In the Methodist church, we take communion by intinction. The bread is handed to the recipient, because Grace is given, and then the person dips the bread in the juice (wine for most churches, juice for us). Some churches perform intinction different ways. For example, the Catholic church accepts the practice but forbids the recipient from receiving the bread in hand or dipping it themselves.
Growing up, I had never taken communion this way. As I have mentioned before, I grew up in another denomination where deacons passed trays of bread, crackers, or communion wafers down each aisle and then followed with trays of cups. I always loved communion in church, but I think I like intinction better. It, to me, is more personal.
It’s all a matter of preference with most churchiness.
A few years ago, I got involved in a new ministry in our area called Celebrate Recovery. CR, as we call it, is a faith-based 12-Step program that combines the traditional steps with the Beatitudes. You can find a CR in almost any city in the U.S., if you are in need of a friend in a time of struggle. Everyone struggles with something, as you know, and CR does not limit the program to addiction. Any “hurt, habit or hang up” is welcome. People from many denominations come to share with believers and non-believers alike.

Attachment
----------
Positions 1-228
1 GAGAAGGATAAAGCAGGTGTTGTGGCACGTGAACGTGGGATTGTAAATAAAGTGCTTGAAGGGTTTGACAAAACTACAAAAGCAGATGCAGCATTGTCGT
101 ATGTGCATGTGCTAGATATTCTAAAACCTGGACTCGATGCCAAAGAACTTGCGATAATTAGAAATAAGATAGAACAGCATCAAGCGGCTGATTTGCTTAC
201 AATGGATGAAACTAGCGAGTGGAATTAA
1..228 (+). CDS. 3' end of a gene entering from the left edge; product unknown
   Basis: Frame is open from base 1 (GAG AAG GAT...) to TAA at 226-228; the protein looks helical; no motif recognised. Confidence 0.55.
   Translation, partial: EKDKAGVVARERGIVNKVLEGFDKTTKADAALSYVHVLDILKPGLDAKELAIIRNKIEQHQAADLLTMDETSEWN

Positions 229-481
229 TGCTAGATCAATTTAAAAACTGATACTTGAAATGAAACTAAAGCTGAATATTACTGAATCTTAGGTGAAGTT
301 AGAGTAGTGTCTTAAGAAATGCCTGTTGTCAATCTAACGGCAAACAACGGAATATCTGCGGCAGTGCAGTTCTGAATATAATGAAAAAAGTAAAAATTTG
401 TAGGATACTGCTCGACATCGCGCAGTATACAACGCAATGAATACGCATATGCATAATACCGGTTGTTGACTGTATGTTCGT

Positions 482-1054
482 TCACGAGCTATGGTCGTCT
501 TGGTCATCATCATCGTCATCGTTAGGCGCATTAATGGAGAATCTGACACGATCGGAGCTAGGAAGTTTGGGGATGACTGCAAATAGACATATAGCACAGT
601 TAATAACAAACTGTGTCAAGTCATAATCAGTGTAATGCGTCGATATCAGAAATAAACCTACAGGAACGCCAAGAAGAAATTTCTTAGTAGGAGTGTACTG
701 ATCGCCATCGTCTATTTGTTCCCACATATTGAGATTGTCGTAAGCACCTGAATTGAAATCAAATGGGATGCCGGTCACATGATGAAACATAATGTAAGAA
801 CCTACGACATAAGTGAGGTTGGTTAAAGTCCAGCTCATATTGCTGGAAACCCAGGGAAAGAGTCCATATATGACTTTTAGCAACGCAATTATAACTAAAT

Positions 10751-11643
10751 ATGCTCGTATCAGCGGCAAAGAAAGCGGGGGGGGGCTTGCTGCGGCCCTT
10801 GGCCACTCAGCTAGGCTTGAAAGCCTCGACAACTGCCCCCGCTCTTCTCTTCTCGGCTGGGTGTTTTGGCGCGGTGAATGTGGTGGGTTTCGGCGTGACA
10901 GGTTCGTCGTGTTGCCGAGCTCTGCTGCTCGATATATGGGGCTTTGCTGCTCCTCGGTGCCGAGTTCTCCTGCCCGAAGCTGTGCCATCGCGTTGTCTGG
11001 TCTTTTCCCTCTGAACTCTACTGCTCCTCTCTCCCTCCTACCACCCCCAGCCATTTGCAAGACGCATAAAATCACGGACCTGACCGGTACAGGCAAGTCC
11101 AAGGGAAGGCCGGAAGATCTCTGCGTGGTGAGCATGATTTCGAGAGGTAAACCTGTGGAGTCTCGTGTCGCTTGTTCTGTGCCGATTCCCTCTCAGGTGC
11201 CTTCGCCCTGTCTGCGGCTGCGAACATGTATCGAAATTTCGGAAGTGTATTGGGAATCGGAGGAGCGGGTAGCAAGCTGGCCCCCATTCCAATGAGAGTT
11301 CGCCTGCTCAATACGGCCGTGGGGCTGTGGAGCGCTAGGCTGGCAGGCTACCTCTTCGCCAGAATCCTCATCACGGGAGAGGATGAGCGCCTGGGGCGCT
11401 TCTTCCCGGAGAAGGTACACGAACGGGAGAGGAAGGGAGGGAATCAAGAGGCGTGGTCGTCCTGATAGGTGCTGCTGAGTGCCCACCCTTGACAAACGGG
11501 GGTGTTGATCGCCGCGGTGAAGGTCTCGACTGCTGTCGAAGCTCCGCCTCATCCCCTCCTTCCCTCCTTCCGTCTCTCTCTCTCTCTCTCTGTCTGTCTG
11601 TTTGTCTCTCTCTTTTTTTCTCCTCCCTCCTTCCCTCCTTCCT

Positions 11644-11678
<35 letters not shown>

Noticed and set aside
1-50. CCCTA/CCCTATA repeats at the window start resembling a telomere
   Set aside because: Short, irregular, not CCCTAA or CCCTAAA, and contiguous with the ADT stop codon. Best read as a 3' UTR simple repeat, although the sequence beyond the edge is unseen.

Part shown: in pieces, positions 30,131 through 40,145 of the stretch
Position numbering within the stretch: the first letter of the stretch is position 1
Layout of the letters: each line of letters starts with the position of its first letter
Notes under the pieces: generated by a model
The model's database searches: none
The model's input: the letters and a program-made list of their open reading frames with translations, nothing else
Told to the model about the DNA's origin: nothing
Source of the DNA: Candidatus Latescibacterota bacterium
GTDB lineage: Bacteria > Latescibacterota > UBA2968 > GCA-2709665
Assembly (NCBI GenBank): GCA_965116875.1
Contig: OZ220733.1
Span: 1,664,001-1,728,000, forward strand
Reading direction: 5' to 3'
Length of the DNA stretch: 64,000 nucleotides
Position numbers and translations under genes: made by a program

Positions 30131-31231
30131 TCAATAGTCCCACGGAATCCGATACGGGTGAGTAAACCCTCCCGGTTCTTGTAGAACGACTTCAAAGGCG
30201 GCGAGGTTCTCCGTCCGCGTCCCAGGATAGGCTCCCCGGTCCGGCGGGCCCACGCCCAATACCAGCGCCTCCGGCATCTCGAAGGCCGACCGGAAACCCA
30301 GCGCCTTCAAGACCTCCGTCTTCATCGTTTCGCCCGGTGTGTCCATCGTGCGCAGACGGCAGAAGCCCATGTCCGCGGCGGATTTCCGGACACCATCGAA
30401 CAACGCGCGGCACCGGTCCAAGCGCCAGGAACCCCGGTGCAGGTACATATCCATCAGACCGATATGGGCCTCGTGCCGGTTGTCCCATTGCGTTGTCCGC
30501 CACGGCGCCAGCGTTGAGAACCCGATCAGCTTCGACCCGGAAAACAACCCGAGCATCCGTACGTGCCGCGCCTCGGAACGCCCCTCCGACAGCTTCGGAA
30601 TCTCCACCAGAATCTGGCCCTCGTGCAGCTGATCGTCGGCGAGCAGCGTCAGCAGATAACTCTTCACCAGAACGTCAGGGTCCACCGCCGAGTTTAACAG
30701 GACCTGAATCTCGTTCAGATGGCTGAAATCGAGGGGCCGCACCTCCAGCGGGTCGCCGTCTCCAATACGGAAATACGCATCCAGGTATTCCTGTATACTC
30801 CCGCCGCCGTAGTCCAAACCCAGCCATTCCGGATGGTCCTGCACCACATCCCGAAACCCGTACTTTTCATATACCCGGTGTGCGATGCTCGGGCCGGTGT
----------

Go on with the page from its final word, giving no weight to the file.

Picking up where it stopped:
We all need Jesus.
One week, we decided to share the act of communion with the attendees. Communion is voluntary, of course, but we wanted to make it available. I had only attended a Methodist church for about a year, so intinction was still new to me at that time. Most of the attendees were from other backgrounds and many had never seen it either. As I moved forward, I overheard a woman behind me whispering to her family. “They don’t have the little shot glasses.”
It made me smile. Perception is everything in life. We’ve all been through different struggles, but everyone could use a little shot of Jesus, don’t you think?
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